Top Stories

January 06, 2015

Climate Change

Greenpeace: UK Government loaned £1.7bn to foreign fossil fuel projects despite pledge to withdraw funding

The UK government has provided well over a billion pounds in loans to fossil fuel projects around the world, despite a pledge to withdraw financial support from such schemes, according to environmental group Greenpeace. Gazprom in Russia, Brazil’s state-owned oil company and petrochemical companies in Saudi Arabia are among the companies who have benefited from around £1.7 billion in government funding since 2010. Will McCallum, policy adviser at Greenpeace UK, said: “The loophole allowing UK Export Finance to continue funding highly polluting infrastructure, and the extraction of fuels we urgently need to leave in the ground, is one that must be closed if the government is to honour its international commitment to a 2°C limit.” A spokeswoman for UKEF said it reviewed environmental and social issues before approving financing, but that demand for investment in renewables was low. (The Guardian)

Technology & Innovation

Crowd sourced labelling app aims for transparency in product labels

The OpenLabel Project, currently in beta, aims to bring radical transparency to everyday products through its labelling system, which allows both individuals and organisations to attach their own labels to a product using the barcode. Instead of relying solely on the information available on the manufacturer’s label, the app allows users to share their own thoughts on any product, empowering consumers to make more informed choices when shopping. OpenLabel says “Our dollars are our most powerful voice. By creating a centralised place for people and organizations to share environmental, political, social, animal, and health & safety information, the OpenLabel Project will make commerce more transparent, and help consumers make smarter, more responsible choices.” (Treehugger)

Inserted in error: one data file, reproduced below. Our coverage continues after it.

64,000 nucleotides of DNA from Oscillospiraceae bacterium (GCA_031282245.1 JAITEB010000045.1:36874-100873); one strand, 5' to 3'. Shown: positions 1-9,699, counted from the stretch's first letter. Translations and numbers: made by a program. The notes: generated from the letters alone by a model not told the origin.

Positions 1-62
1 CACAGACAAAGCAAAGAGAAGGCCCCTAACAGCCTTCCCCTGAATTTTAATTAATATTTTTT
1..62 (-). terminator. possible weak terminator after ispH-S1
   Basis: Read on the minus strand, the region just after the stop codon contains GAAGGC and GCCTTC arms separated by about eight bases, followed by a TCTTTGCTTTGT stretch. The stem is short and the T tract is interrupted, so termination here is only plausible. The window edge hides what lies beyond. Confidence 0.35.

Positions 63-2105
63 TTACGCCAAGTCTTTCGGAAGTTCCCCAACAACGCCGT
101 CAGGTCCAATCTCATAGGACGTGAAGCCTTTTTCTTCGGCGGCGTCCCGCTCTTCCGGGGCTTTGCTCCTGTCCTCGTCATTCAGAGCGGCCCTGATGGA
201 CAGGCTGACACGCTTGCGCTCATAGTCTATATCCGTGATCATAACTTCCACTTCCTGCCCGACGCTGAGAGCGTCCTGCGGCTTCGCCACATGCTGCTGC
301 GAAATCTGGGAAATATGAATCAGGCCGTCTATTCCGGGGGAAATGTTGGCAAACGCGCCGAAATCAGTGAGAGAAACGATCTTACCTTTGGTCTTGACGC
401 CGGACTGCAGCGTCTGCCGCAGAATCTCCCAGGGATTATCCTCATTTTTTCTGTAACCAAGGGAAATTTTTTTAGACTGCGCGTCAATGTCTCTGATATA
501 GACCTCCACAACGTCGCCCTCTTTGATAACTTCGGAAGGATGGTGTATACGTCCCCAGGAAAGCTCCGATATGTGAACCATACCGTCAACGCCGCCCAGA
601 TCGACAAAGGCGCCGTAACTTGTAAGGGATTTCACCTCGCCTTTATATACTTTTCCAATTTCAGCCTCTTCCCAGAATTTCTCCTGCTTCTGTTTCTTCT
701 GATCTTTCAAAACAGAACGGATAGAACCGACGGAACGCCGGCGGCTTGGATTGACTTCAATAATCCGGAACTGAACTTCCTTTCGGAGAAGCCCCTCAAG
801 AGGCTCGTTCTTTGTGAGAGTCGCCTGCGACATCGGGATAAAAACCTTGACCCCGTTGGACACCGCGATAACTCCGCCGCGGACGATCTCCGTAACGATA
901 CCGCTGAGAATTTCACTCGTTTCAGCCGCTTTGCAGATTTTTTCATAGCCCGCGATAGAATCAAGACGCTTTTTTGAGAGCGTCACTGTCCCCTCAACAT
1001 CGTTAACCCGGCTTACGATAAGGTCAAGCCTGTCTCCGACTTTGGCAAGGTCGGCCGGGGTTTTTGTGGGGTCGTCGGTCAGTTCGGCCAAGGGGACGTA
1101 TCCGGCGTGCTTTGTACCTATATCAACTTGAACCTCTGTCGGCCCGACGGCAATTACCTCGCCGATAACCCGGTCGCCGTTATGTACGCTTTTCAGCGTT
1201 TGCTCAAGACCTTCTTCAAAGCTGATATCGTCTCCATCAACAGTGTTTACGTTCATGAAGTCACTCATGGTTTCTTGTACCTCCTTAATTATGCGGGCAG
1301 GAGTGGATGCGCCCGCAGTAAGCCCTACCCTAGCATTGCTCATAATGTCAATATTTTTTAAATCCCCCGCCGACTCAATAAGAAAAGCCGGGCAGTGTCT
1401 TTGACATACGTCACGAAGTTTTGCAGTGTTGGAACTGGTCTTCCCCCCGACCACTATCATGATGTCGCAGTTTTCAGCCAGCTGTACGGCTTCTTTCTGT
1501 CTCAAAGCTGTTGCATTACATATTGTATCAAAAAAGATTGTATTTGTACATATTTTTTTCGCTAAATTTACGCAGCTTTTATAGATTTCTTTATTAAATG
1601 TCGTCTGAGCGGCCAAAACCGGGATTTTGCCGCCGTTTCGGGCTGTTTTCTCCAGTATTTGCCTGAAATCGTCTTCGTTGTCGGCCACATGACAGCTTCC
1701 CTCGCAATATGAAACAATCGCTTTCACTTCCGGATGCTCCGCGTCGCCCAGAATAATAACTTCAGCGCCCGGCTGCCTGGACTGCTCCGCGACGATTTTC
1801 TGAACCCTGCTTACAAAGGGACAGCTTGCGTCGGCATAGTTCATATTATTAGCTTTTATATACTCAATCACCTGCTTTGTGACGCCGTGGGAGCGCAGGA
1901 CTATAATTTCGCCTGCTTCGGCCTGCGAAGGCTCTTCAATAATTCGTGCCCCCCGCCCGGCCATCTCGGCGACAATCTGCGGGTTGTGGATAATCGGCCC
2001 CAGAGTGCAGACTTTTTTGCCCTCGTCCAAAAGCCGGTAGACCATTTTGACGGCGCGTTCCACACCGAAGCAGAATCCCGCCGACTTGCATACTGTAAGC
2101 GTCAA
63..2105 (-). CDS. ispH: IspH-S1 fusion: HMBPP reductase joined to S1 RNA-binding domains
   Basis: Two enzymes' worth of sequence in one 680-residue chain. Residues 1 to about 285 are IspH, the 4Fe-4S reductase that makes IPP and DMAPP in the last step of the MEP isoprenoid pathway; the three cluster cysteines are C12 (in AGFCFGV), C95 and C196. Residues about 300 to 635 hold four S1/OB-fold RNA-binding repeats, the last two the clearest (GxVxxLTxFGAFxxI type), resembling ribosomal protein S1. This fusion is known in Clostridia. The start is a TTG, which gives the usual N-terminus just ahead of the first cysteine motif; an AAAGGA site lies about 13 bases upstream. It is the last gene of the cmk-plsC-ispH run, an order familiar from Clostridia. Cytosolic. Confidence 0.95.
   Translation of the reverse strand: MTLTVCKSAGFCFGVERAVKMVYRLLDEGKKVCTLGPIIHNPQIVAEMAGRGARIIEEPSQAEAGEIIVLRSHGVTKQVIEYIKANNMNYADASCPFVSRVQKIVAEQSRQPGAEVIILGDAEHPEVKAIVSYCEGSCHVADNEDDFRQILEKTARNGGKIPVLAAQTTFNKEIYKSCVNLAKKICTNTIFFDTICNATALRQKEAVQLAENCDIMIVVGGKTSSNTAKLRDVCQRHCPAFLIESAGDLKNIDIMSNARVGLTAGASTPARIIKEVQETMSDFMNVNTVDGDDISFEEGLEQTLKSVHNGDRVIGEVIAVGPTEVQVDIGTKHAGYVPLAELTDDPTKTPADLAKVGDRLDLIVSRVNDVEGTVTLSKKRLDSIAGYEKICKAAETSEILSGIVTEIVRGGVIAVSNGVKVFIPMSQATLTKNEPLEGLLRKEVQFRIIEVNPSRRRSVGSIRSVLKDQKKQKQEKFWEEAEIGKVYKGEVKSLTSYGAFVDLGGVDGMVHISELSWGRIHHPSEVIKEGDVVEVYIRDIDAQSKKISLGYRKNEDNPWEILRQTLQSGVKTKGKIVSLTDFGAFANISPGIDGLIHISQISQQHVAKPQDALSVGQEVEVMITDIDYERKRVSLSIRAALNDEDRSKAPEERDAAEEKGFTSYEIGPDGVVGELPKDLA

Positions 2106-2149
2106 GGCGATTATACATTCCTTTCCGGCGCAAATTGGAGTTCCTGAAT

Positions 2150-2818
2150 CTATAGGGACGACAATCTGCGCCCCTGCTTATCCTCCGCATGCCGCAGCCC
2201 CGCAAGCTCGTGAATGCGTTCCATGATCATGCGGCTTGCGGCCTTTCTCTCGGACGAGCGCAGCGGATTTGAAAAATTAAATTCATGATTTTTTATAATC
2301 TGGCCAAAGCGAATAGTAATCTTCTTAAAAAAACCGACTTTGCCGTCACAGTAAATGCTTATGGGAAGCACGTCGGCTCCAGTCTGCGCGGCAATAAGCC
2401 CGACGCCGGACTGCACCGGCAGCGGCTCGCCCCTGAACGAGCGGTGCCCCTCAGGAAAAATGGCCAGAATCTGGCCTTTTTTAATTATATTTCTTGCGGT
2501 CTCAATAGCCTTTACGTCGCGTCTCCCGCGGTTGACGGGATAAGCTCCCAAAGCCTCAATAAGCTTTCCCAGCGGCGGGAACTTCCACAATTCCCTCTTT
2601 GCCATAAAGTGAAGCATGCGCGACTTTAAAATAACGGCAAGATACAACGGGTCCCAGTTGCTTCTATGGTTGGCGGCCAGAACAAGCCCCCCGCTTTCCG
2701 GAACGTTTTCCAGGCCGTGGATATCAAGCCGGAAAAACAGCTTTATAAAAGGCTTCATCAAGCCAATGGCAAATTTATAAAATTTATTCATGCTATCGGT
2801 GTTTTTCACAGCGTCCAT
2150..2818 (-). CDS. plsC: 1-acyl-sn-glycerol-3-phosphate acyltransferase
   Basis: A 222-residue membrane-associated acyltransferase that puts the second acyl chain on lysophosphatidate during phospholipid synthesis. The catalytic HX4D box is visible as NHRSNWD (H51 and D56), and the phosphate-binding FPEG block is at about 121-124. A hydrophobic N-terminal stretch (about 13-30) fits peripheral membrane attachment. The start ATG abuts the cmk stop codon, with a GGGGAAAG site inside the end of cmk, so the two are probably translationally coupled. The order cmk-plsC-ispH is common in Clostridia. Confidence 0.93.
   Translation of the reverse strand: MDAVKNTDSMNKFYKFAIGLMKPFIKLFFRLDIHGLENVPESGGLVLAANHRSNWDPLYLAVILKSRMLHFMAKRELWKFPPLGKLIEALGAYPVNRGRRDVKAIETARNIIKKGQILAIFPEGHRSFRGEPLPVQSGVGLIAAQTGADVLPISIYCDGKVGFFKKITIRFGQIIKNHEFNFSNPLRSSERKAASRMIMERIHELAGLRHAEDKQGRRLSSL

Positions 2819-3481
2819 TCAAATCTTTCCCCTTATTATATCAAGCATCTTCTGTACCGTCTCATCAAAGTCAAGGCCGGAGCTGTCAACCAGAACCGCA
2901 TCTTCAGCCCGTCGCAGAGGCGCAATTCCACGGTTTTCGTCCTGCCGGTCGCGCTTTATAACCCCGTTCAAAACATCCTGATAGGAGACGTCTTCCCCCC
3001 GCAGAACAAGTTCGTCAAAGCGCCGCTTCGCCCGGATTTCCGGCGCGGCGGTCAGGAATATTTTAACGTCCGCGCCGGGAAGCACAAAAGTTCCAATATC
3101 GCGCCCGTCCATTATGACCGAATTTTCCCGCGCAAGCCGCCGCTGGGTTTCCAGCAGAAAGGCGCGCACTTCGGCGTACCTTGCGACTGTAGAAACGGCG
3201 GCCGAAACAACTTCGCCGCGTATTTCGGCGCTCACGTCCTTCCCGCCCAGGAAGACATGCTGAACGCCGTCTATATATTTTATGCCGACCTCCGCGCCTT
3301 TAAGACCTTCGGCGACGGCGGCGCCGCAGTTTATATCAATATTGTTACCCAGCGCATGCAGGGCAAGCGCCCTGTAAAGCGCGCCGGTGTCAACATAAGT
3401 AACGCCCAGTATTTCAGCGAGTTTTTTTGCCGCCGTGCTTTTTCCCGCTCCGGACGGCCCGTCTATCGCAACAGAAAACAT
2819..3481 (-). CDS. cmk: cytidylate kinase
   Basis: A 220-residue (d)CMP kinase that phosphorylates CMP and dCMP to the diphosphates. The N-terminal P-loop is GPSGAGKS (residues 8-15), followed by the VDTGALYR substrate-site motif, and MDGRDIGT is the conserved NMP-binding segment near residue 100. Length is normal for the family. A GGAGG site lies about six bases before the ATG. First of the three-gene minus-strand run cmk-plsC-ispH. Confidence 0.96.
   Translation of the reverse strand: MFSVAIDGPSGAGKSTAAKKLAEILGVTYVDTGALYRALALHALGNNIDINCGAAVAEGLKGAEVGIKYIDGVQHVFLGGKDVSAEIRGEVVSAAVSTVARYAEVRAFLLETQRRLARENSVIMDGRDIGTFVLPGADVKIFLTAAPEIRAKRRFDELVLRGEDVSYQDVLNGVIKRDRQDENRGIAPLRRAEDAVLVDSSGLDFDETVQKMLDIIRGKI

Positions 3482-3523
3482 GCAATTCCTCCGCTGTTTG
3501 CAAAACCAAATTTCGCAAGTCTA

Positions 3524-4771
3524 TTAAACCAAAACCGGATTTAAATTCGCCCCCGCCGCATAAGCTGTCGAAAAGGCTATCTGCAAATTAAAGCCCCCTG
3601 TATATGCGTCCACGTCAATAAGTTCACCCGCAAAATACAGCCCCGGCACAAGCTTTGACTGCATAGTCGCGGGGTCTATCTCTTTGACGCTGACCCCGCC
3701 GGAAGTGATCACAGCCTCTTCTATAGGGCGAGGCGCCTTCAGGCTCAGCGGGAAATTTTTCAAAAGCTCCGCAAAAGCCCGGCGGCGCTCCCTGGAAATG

Toyota to share fuel-cell vehicle patents for free

Following the footsteps of fellow automaker Tesla, Toyota has said it will share its 5,680 patents related to its fuel-cell cars for free in a bid to promote hydrogen-powered vehicle technology. This is the first time the Japanese carmaker has released patents to competitors without charging a royalty fee, underscoring the challenges Toyota and other companies face in furthering the mass adoption of fuel-cell technology. “One car company alone cannot create a hydrogen society. It needs to be a worldwide effort,” Toyota president Akio Toyoda told reporters on Tuesday. While Toyota’s move risks compromising its technological edge, Masahiro Akita, auto analyst at Credit Suisse, said the need for an industry-wide effort to expand the infrastructure for FCVs outweighed the demerits. “There’s no point to maintaining a technological lead if the market doesn’t spread,” Mr Akita said. (Financial Times*)

Energy Efficiency

Philips upgrades Madrid’s entire city lighting infrastructure

In what is being called the world’s largest street lighting upgrade to date, Dutch technology company Philips has provided the government of the City of Madrid with 225,000 new energy-efficient lights and connected LEDs, renewing its entire street lighting system to support its ambition of becoming a Smart City. Philips says the new lighting, which will save 44 percent in energy costs, will quickly pay for itself, providing Madrid with high-quality, ultra-efficient street lighting for a brighter, safer and smarter city at no additional cost to its citizens. “The new lighting installation allows us to make significant progress towards becoming a smart city, which is more sustainable and, in conclusion, a more liveable city” said Madrid mayor Ana Botella. (Sustainable Brands)


Global carbon market value predicted to hit €70 billion this year

The value of global carbon markets is set to near €70 billion this year after strong growth in 2014, according to a major new analysis. Point Carbon at Thomson Reuters says a 15 per cent rise saw the global carbon market hit €45 billion on the back of higher prices in Europe and North America, and it now expects a further rise to €69.6 billion during 2015: a 55 per cent increase.  While the EU Emissions Trading Scheme will remain the world’s largest carbon market, the strongest growth is expected in Asia: Point Carbon estimates China’ seven schemes could be worth €146 million this year. Meanwhile, South Korea’s trading system is forecast to hit €360 million in its first year of operation. However, with permit prices still well short of the €40 to €50 mark experts say is needed to drive large scale low carbon investments, governments will be under pressure to implement measures to deliver a more credible carbon price. (Business Green)



Image source: Toyota FCV reveal 25 June 2014 By Bertel Schmitt / CC BY-SA 3.0